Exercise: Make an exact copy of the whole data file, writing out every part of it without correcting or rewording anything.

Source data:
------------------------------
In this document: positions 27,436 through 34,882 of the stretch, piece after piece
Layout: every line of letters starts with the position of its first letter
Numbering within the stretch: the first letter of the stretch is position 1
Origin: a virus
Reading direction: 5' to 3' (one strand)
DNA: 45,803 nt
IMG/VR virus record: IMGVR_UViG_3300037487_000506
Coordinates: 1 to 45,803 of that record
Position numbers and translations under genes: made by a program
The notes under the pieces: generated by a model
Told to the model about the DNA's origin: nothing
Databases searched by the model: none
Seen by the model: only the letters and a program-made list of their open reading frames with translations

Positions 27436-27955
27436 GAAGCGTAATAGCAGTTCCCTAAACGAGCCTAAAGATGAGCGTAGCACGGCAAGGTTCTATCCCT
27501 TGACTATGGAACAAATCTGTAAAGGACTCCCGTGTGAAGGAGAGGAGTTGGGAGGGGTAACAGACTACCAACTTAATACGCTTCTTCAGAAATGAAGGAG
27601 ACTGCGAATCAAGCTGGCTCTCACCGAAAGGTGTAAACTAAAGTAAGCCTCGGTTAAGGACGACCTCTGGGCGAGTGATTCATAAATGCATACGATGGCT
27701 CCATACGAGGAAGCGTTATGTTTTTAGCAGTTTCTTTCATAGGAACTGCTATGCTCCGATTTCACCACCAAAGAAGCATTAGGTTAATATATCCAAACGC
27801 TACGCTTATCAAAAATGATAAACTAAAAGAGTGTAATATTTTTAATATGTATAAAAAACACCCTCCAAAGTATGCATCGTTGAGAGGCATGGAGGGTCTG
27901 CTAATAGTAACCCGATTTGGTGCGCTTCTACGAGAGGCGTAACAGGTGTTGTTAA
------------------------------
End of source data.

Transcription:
In this document: positions 27,436 through 34,882 of the stretch, piece after piece
Layout: every line of letters starts with the position of its first letter
Numbering within the stretch: the first letter of the stretch is position 1
Origin: a virus
Reading direction: 5' to 3' (one strand)
DNA: 45,803 nt
IMG/VR virus record: IMGVR_UViG_3300037487_000506
Coordinates: 1 to 45,803 of that record
Position numbers and translations under genes: made by a program
The notes under the pieces: generated by a model
Told to the model about the DNA's origin: nothing
Databases searched by the model: none
Seen by the model: only the letters and a program-made list of their open reading frames with translations

Positions 27436-27955
27436 GAAGCGTAATAGCAGTTCCCTAAACGAGCCTAAAGATGAGCGTAGCACGGCAAGGTTCTATCCCT
27501 TGACTATGGAACAAATCTGTAAAGGACTCCCGTGTGAAGGAGAGGAGTTGGGAGGGGTAACAGACTACCAACTTAATACGCTTCTTCAGAAATGAAGGAG
27601 ACTGCGAATCAAGCTGGCTCTCACCGAAAGGTGTAAACTAAAGTAAGCCTCGGTTAAGGACGACCTCTGGGCGAGTGATTCATAAATGCATACGATGGCT
27701 CCATACGAGGAAGCGTTATGTTTTTAGCAGTTTCTTTCATAGGAACTGCTATGCTCCGATTTCACCACCAAAGAAGCATTAGGTTAATATATCCAAACGC
27801 TACGCTTATCAAAAATGATAAACTAAAAGAGTGTAATATTTTTAATATGTATAAAAAACACCCTCCAAAGTATGCATCGTTGAGAGGCATGGAGGGTCTG
27901 CTAATAGTAACCCGATTTGGTGCGCTTCTACGAGAGGCGTAACAGGTGTTGTTAA